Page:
Review – Kingsman: The Secret Service
By Rachel Bellwoar
There are a lot of ways a spy story can begin. Mark Hamill redirecting his kidnappers from asking about Star Wars, so they can get to the business of why he’s being kidnapped, is a tremendous place to start.
Kingsman director, Matthew Vaughn, is credited as co-plotter of The Secret Service with writer, Mark Millar, but you quickly realize, reading the book, that a lot of changes were made for the film adaptation. Perhaps the biggest change comes in how the main character, Gary “Eggsy” Unwin, gets recruited as a gentleman spy. In the movie, Eggsy’s dad died during spy training, saving Colin Firth’s character’s life and leading him to keep an eye on his son.
In the book, Jack London is Eggsy’s uncle, a renowned MI6 agent who knows what it’s like to try and raise your situation when nobody expects anything from you and your family doesn’t come from money. Arriving for his three-year training program, Eggsy is surrounded by young men and women who already own fancy suits and attend the best universities. While the film devises their schooling as a competition, where the best student gets to become a spy, The Secret Service takes spy education more traditionally. Some of Eggsy’s classmates will graduate, some will fail, but everybody has a chance to join the espionage ranks.
One benefit of removing the need for recruits to compete with each other is you don’t have such widely drawn antagonists, looking out for themselves and nobody else. Snobs, but unmemorable snobs, they spend the movie waiting for their comeuppance. Eggsy’s peers in the book are more cooperative. They acknowledge Eggsy is talented, but then they talk badly about him behind his back. They’re quiet about their prejudices, but that doesn’t mean they don’t have any, and those harbored doubts, after everything Eggsy has done to help them, will get under your skin more, and stick with you longer, than the names of his rivals in the movie.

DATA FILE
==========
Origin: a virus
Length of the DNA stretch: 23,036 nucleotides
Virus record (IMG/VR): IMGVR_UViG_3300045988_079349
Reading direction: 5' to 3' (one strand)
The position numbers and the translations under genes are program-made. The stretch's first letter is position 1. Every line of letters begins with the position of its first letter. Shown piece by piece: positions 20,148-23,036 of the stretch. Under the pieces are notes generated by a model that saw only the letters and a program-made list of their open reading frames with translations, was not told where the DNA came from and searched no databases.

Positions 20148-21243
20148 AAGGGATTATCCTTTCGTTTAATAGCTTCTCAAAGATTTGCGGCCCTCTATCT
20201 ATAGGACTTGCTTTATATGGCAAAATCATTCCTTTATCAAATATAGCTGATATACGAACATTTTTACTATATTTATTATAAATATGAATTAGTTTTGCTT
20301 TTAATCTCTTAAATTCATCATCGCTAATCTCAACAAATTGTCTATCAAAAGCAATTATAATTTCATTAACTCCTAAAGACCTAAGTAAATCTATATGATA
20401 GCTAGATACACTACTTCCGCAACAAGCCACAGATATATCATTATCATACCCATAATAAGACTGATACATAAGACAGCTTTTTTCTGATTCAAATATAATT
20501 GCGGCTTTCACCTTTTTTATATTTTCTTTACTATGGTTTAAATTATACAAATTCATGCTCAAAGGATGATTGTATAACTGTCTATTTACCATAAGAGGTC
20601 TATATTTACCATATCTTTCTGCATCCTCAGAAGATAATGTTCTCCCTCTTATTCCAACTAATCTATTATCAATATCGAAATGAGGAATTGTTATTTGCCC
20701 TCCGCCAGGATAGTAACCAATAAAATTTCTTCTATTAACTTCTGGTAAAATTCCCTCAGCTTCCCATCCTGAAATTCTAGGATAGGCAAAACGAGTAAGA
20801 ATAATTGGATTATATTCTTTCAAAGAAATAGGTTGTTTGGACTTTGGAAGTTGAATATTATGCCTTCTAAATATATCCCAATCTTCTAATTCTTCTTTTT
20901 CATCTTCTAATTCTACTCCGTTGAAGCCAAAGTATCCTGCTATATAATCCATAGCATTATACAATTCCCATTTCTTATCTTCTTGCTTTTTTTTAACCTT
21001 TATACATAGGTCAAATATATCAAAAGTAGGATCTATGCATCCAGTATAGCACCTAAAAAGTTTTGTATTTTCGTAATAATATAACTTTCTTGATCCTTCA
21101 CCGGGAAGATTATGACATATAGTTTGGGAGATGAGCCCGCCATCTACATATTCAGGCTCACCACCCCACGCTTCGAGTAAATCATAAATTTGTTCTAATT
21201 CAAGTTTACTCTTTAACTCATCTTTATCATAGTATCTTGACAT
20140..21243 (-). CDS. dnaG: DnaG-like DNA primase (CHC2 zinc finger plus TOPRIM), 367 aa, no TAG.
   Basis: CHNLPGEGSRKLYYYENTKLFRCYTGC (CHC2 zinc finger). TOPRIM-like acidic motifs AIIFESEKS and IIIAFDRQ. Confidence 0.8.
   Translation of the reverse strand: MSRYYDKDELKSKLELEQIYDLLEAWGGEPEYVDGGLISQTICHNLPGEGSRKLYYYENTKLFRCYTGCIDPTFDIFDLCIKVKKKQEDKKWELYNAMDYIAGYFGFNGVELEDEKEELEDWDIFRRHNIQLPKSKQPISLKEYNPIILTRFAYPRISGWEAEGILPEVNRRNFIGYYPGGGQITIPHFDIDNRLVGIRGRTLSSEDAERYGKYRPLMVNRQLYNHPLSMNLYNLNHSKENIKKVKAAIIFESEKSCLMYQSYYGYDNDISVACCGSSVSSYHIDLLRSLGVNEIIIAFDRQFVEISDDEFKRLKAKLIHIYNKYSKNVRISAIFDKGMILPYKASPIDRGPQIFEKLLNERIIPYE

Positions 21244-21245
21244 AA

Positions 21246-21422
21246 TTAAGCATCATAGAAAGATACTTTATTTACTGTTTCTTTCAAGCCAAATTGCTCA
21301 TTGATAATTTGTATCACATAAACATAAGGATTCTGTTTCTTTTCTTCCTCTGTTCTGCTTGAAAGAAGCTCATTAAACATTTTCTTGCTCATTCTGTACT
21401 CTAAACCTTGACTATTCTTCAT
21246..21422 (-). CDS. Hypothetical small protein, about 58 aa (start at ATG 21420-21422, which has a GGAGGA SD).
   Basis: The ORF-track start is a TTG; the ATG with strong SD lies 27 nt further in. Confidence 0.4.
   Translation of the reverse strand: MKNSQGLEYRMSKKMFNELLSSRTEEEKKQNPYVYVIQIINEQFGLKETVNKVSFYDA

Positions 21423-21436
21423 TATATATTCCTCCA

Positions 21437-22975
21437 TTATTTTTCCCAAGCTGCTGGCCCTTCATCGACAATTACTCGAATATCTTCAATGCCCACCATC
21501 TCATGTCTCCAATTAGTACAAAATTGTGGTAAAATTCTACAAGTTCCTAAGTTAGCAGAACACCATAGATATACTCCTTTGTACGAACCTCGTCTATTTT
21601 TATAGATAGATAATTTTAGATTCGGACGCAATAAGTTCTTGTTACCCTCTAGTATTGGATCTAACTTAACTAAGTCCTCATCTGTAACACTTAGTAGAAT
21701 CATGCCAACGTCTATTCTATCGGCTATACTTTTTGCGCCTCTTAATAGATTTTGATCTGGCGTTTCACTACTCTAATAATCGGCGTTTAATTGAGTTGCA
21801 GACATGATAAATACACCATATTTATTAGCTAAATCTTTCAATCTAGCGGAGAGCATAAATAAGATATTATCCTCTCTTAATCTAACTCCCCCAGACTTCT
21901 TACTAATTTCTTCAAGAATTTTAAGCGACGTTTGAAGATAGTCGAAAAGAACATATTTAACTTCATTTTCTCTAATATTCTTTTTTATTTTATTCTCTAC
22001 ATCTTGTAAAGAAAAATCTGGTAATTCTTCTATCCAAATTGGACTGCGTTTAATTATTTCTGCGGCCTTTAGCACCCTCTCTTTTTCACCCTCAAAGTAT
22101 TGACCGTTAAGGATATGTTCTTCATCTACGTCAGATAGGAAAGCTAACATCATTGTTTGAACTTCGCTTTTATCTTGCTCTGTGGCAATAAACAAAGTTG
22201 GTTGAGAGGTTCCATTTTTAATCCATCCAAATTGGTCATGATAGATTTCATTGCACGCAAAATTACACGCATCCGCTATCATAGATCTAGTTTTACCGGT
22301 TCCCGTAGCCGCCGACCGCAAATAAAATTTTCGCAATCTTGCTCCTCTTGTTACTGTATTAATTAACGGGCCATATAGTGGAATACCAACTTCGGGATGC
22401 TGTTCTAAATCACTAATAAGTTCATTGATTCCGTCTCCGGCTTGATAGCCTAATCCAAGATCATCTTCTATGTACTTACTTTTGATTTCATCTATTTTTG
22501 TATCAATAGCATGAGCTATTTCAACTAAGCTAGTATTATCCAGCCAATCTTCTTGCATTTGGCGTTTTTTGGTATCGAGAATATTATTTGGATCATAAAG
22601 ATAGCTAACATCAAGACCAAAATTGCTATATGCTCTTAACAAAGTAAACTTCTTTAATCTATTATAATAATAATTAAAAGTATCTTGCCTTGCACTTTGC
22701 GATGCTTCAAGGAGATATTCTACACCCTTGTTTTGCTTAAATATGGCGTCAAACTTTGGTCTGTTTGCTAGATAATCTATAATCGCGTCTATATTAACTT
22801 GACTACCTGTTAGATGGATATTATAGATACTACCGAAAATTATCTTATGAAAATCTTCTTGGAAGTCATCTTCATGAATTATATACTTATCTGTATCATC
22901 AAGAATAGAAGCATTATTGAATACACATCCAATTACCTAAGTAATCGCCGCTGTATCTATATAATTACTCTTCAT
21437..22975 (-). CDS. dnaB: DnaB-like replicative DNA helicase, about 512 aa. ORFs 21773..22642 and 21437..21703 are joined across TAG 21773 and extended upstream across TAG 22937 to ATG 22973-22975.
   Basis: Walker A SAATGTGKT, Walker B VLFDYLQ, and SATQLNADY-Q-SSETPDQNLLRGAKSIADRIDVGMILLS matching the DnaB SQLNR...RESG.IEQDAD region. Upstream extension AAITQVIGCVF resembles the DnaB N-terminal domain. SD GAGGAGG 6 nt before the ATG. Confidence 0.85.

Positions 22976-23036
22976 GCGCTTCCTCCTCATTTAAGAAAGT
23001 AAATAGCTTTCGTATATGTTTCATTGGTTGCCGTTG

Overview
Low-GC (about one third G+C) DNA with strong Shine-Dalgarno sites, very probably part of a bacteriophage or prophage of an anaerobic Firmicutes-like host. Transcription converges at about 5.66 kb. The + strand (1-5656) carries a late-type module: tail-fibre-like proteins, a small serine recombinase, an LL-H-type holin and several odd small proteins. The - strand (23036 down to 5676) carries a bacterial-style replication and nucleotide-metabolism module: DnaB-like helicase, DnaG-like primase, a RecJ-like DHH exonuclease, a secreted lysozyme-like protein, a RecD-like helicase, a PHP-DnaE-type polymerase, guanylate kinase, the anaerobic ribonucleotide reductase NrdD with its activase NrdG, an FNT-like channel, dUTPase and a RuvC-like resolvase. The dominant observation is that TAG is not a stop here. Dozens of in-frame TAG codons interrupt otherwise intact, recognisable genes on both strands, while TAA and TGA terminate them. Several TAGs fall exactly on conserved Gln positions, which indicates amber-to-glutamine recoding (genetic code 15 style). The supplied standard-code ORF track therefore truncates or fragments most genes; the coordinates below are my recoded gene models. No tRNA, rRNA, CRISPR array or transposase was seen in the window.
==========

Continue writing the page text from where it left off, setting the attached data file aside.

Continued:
There’s something about the main villain being a nerd in the book that’s appealing, too, even if his alterations brought Samuel L. Jackson to the role on the big screen. Ensuring his favorite celebrities (Hamill) are safe, before enacting his plan to rescue the planet, is a very human reaction, and something the film loses, along with the chance to include some juicy cameos (Hamill appears in the movie but not as himself).
Dave Gibbons’ art brings action sequences to life. You’ll be watching events take place in the panel foreground, and realize Gibbons is setting up another conflict in the back. The response is immediate, as obstacles overlap, so characters can’t catch their breath and Gibbons’ rooms are three-dimensional.
Angus Mckie’s colors can be impossibly soft (the English countryside), then intentionally pierce you with yellow during a car chase. His ability to illuminate cramped spaces, with little light or space to spare, keeps shadows at bay, so you can see faces, but maintains the fact that it’s dim.
Because Eggsy and London are related in the book (Eggsy’s mom is London’s sister), more time is spent in Eggsy’s hometown and on the difficulty of walking away from a life that’s familiar. You won’t want to walk away from this book, which I’d argue is better than the film franchise it launched.
Review – The Secret Service: Kingsman
Writer: Mark Millar
Artist: Dave Gibbons
Co-Plotter: Matthew Vaughn
Inkers: Dave Gibbons (issue 1) and Andy Lanning (Issues 2-6)
Colorist: Angus Mckie
Letterers: Dave Gibbons and Angus Mckie
Publisher: Image Comics
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